Japanese immigrants founded the Konko Church of San Francisco on March 17, 1931. It was the Great Depression – a time when people across America were struggling with poverty and despair. Yet, here in San Francisco, this tiny congregation was full of hope. They were committed to their church and to the future, and was an integral part of their lives. Their continuing faith is one of the pillars upon which this church is built.

The first ministers of the Konko Church of San Francisco were newlyweds from Japan – the Reverends Yoshiaki and Shinko Fukuda. The 34-year-old Reverend Yoshiaki Fukuda was a highly educated (graduate of Tokyo University), earnest, idealistic, and vigorous young man. He felt it was important for the church to serve the entire community, and he engendered in his congregation this same eagerness to serve. Thus the church and all its facilities – the worship hall, the many meeting rooms, the kitchen, and the backyard built by hand by countless volunteers (see Foundations video) – were always open, and always bustling with activity.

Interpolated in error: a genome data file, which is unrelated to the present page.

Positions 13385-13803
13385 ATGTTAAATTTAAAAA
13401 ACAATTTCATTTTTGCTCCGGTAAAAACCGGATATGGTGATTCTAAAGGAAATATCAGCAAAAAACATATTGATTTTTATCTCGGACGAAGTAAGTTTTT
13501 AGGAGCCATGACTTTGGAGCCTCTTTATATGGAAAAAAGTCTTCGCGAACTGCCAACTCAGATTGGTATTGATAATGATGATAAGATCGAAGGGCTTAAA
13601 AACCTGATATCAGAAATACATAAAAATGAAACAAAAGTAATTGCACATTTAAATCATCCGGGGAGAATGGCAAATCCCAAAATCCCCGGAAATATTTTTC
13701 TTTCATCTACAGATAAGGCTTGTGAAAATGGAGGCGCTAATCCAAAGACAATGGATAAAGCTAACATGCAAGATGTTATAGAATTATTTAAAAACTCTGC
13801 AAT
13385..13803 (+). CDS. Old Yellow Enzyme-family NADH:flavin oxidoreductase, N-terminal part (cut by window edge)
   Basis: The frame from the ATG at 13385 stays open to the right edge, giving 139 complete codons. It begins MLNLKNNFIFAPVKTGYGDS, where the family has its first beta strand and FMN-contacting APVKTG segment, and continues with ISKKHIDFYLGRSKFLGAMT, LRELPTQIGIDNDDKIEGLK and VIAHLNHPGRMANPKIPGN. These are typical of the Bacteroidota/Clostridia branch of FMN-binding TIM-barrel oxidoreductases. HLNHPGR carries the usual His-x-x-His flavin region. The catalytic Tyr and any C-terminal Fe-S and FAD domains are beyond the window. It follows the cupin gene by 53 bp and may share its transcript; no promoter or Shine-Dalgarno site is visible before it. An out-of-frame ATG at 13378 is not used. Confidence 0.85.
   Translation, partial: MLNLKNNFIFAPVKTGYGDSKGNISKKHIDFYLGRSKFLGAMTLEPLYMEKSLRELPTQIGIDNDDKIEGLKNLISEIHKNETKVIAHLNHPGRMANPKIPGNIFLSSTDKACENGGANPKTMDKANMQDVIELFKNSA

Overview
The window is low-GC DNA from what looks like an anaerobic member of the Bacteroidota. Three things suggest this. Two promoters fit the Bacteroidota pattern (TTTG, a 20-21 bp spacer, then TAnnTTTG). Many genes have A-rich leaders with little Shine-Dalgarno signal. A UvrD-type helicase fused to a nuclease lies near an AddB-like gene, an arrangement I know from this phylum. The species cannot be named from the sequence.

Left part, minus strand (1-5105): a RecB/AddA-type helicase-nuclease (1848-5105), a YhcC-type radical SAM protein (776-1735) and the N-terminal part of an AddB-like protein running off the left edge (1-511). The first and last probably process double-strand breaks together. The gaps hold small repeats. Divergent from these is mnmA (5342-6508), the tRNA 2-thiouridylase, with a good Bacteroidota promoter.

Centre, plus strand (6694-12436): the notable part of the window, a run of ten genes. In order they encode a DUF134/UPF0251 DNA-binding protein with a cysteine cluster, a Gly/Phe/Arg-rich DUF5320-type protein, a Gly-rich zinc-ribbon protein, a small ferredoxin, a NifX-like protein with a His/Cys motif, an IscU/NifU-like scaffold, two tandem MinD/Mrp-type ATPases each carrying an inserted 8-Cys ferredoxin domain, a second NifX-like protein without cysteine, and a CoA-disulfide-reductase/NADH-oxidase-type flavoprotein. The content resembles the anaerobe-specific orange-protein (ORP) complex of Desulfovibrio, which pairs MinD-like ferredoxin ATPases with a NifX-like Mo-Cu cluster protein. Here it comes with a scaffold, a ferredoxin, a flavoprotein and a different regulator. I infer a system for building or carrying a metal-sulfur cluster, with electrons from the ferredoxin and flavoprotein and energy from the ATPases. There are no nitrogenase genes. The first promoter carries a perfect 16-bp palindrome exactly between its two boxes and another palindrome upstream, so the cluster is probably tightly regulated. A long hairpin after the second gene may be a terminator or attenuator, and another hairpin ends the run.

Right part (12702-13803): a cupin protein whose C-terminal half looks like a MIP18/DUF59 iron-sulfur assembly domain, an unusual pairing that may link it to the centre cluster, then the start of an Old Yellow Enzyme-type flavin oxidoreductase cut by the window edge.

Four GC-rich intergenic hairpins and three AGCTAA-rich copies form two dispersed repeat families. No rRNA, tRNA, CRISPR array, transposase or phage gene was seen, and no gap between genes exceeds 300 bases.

For decades the backyard of the Konko church was a central gathering place. Many from the surrounding community found their way to this backyard. This simple slab of concrete bordered by the church in the front, houses on the east and in the back, and Nippon Goldfish on the west, hosted children and teenagers after school and was a favorite gathering spot for a game of basketball and camaraderie. Joy and laughter reigned in the backyard of the church. It was like a second home for many in the community. This backyard was witness to the epic saga of life on this tiny corner of San Francisco…


Historic video footage from the 1930s depicting founding Konko Church of San Francisco’s founding head minister Reverend Yoshiaki Fukuda and believers.

 Produced by Mura Productions.